Every operation has those moments where you had to excel using the best tool humans have: our hands. You had to keep undivided focus to give your patient that fine touch. This “tissue engineering” as one of my apprentices put it is the stone that built my career. And though I see our profession as a mix of art and science, I believe that’s why numerous fellow surgeons come to me for consultation and experience-sharing.

Noyan Clinic as a destination of perfection, what are some of the treatments or interventions that you can call your pride?

Personally, I find pride in making my patients happy. Every joyful tear or heartfelt hug gives me joy and pride.

Of course, each patient’s body is different and there are those moments you, as a doctor, need to execute a procedure in an innovative way for that patient’s circumstances. These moments are why I feel plastic surgery is also a form of art and these instances are like an artist’s brush strokes; although the procedure seems small and only a trained eye can see their effect, it nevertheless makes the end result what it is.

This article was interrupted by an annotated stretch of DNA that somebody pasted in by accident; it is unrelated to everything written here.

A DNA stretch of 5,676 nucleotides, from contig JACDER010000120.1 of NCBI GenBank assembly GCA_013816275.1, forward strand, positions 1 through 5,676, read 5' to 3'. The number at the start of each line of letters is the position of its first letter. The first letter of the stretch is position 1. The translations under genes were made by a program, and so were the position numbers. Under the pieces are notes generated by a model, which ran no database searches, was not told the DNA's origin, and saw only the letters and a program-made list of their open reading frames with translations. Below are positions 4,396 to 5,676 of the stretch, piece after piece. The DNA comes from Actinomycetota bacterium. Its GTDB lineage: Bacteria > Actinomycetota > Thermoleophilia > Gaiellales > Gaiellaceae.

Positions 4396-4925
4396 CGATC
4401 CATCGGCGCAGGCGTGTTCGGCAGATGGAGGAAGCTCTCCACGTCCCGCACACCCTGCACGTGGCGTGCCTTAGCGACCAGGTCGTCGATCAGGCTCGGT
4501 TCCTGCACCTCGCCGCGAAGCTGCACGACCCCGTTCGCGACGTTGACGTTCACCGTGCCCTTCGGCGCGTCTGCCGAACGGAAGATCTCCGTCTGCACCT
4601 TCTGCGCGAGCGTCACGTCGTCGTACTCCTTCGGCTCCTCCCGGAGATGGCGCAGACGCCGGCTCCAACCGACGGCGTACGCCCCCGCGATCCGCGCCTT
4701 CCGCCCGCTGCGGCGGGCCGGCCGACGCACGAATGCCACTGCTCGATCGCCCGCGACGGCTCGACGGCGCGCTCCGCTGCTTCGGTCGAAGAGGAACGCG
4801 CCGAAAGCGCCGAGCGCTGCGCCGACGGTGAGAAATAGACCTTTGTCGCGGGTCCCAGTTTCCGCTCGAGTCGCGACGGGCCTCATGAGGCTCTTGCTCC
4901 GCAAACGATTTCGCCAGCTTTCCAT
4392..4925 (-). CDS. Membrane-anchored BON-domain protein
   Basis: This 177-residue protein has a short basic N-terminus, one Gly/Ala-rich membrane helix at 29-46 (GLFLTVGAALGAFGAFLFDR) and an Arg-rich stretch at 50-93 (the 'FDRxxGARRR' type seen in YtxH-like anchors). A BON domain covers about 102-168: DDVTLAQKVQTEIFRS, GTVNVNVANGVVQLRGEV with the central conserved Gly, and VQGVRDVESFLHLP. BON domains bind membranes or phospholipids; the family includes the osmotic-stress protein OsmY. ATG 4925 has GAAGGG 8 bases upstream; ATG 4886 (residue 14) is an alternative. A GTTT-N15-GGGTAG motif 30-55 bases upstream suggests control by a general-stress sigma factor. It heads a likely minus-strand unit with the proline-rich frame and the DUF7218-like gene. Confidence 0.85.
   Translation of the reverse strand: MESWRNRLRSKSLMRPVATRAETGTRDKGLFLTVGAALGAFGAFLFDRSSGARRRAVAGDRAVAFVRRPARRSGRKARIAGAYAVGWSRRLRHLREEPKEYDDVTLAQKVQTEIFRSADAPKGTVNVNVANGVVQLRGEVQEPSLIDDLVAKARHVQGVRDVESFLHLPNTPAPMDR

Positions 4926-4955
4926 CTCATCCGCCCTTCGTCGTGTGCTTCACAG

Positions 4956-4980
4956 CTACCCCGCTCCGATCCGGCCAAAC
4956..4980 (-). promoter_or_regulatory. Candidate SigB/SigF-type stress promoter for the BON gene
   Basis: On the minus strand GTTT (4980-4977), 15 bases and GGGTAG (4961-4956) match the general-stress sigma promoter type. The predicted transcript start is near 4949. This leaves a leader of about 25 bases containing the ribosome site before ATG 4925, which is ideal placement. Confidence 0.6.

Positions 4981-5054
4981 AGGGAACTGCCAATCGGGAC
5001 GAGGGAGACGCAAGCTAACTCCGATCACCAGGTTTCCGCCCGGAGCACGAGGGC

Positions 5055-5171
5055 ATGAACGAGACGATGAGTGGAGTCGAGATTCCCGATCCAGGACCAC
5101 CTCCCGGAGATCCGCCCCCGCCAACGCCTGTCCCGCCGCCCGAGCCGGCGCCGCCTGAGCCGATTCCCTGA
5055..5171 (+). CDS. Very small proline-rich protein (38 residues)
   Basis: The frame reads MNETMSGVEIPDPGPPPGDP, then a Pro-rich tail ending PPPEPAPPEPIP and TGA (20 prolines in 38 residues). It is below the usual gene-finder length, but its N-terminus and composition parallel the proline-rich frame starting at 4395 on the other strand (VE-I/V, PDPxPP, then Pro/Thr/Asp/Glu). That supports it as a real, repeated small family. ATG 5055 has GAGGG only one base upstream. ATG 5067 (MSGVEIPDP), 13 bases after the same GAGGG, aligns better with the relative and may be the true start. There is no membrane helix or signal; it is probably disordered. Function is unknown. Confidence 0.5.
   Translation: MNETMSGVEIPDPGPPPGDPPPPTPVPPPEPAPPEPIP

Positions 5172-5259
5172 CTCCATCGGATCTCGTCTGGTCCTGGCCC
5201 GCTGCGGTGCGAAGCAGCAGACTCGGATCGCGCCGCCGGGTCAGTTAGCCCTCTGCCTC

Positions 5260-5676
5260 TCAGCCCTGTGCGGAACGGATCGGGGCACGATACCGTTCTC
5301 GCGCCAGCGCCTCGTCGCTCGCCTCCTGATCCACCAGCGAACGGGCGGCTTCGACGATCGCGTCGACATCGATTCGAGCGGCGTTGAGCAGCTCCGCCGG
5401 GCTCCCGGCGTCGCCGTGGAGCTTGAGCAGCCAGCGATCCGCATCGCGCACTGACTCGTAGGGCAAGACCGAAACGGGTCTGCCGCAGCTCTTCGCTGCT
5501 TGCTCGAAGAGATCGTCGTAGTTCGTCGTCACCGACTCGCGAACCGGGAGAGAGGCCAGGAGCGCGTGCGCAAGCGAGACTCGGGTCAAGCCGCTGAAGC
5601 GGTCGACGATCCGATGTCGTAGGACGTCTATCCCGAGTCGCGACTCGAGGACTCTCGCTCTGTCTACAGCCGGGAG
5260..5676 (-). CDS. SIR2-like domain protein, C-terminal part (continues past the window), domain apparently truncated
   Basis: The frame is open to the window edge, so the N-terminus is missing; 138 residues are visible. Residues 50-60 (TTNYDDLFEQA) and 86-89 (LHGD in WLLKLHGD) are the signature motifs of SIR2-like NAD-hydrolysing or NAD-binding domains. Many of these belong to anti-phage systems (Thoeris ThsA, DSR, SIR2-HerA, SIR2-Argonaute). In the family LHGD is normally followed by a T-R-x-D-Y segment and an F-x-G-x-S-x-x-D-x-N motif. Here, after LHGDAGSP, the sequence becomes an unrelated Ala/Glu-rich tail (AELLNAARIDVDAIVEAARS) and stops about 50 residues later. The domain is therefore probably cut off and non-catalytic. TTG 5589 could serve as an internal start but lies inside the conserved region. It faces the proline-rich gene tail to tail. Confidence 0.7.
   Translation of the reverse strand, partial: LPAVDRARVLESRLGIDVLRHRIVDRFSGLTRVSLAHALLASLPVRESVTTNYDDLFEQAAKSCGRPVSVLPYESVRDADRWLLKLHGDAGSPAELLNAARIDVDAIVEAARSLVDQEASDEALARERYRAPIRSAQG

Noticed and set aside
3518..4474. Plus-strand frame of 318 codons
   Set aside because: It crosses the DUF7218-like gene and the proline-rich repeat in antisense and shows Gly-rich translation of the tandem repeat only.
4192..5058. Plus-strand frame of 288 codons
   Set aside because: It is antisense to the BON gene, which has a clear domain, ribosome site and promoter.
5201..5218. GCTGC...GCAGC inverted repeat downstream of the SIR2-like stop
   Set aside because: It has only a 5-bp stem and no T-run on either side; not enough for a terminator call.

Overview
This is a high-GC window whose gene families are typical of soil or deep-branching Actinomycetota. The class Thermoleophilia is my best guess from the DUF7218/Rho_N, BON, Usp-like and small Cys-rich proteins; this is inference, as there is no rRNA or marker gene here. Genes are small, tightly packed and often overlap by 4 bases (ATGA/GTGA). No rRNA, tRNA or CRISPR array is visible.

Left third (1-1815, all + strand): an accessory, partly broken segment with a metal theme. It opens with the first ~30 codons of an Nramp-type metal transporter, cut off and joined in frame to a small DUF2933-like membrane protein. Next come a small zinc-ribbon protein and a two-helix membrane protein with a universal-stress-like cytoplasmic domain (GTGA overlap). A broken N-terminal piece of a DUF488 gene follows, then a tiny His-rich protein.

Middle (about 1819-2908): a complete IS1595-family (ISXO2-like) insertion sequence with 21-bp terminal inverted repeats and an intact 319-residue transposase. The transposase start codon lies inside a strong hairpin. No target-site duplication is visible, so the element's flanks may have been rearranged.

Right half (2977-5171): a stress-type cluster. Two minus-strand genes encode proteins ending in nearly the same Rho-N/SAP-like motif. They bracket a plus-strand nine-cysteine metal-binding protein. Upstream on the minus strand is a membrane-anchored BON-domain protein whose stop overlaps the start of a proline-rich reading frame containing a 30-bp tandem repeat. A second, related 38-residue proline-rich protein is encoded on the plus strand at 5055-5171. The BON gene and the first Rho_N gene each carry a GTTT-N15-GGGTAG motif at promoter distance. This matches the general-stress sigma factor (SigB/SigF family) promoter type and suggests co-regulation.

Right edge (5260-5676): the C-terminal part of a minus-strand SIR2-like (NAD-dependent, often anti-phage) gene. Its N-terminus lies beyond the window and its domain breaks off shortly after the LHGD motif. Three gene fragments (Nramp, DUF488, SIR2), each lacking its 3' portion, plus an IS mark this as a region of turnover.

I professionally find these moments fulfilling. Academically speaking my dissertation on burn injury treatments is an important part of my legacy. I analysed two separate groups to find the most effective treatment. And it was fascinating to see that the results have effects not only on burn treatment but also in other fields. The citations and seeing the echoes of this research still gives me goosebumps.

What differentiates you from others?

Besides skill and experience you mean? 🙂 Jokes aside, I think my patients can answer this better than I do. But based on their testimonies I can say that they have always pointed out that I’m more than their surgeon. I am fond of having a deeper connection with my patients and some of them have become my friends.

Also, I never make my patients believe in unrealistic results or let them take unreasonable risks. I always communicate every little detail and explain the possible outcomes before planning anything. I think it all comes down to professional and ethical principles.

Most people know the phrase “primum non nocere,” (first, do no harm) Though it seems simple, this principle has wide and far-reaching consequences for any doctor. Some people might think this as a warning only for doing treatments that we know might cause harm. Not me. Even though it is not part of the Hippocratic Oath I take this principle to heart and refuse to employ any treatment that has not been scientifically established.